With something almost Northern European in the air, yet exuding Italian style, Milan is Italy's most cosmopolitan city. Situated on the flat plains of the Po Valley, the capital of Lombardy is both hardworking and glamorous - powerful in businesses from finance to fashion and, of course, football.
But what gives Milan its certain something is its status as the epicentre of Italian fashion and interior design. International fashionistas, designers, supermodels and paparazzi descend upon the city twice a year for its spring and autumn fairs. Valentino, Versace and Armani may design and manufacture their clothes elsewhere, but Milan, which has carefully guarded its reputation for flair, drama and creativity, is Italy's natural stage. This is certainly one of the best places in Italy to shop, or windowshop.
Apart from fashion, many large national banks and companies are headquartered here whilst the automobile, media,
telecommunications and internet sectors have a significant presence too. Milan is the main industrial, commercial and financial centre of Italy and as such, is unsurprisingly business-like in appearance.
In fact, despite its fashion credentials, the city is not as visually pleasing as Rome, Venice or Florence. At first glance, it lacks the wow factor; many buildings are grey, some are quite stark and there appears to be very little green space despite the fact there are many parks in the city. Visitors have to take time and be determined to explore Milan’s streets in order to access its aesthetically appealing gems – and they do exist. Cut through the modern metropolitan bustle, and you will stumble across impressive churches and palaces, the pretty Navigli area, the chic Brera district and lively university quarter.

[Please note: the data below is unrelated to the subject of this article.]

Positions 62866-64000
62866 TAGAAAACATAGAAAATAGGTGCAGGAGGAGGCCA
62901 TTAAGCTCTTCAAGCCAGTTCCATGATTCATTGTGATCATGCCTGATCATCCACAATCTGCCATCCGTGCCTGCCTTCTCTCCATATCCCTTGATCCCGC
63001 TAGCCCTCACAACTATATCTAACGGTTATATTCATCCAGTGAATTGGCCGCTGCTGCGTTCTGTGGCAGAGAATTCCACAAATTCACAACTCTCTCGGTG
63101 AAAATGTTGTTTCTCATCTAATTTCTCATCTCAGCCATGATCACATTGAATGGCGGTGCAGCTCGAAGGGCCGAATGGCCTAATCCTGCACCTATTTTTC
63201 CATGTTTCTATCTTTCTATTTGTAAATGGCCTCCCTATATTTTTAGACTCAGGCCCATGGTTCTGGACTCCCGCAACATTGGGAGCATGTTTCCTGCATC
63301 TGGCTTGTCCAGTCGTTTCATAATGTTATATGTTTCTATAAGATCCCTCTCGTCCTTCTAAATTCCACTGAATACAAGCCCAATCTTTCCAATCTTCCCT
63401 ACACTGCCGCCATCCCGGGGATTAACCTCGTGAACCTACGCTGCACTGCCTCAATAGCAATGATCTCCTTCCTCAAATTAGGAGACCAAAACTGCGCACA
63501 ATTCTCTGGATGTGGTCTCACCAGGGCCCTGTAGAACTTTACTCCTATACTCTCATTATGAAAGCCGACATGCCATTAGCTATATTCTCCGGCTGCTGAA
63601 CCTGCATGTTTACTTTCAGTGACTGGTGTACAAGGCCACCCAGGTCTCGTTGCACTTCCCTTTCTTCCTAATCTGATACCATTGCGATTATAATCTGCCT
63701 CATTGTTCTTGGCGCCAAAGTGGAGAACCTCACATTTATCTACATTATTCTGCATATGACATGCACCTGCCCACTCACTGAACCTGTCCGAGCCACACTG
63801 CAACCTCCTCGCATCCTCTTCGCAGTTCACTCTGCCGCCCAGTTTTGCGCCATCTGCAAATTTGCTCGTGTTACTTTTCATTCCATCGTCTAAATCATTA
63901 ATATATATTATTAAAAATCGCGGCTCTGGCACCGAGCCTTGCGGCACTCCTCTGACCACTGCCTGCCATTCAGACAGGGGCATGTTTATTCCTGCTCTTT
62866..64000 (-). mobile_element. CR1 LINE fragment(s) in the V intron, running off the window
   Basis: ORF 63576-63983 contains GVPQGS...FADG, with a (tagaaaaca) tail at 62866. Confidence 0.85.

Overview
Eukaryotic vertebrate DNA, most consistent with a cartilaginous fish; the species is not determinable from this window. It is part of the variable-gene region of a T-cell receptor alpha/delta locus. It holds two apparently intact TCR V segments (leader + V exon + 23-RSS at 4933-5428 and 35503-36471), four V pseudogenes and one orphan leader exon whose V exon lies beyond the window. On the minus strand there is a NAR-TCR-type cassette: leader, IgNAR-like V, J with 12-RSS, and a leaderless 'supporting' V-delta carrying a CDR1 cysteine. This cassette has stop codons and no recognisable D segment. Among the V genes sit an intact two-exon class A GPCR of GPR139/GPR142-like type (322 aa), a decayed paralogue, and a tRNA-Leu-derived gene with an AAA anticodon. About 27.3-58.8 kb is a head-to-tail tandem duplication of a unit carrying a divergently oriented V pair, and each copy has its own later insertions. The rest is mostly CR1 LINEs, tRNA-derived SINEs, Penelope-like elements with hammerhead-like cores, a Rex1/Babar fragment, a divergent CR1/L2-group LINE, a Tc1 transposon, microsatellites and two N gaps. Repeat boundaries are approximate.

Among the most notable landmarks are the Duomo, a Gothic masterpiece (one of the biggest of its kind in the world) that looks vaguely threatening when illuminated at night; La Scala, the opera house with an illustrious history and reputation; Castello Sforzesco, a grand medieval castle; Galleria Vittorio Emanuele, an ancient and glamorous arcaded shopping gallery and in a nod to art, the city is impressively home to Leonardo da Vinci's 15th century masterpiece The Last Supper.
However, things are about to change – and quite drastically. In a bid to beautify the city, former industrial areas have been ear marked for major urban renewal schemes. The Citylife project in the old Fiera area will create a new neighbourhood of homes, a park, a contemporary art museum and a trio of futuristic skyscrapers (one of them will boast an ambitious twisting design) that are set to be finished in 2015, the year Milan hosts the Expo.
Apart from these new attributes, Milan cannot be faulted when it comes to having a good time. The Milanese know how to party – and they don’t waste time getting started. Nightlife tends to kick off at 6pm; enjoying an aperitivo in which locals unwind with post-work drinks and nibbles before heading home is the rule rather than exception.
So whether you’re looking for cut-price fashion, an alternative city break or a chance to paint the town red, Milan has undoubtedly got it covered.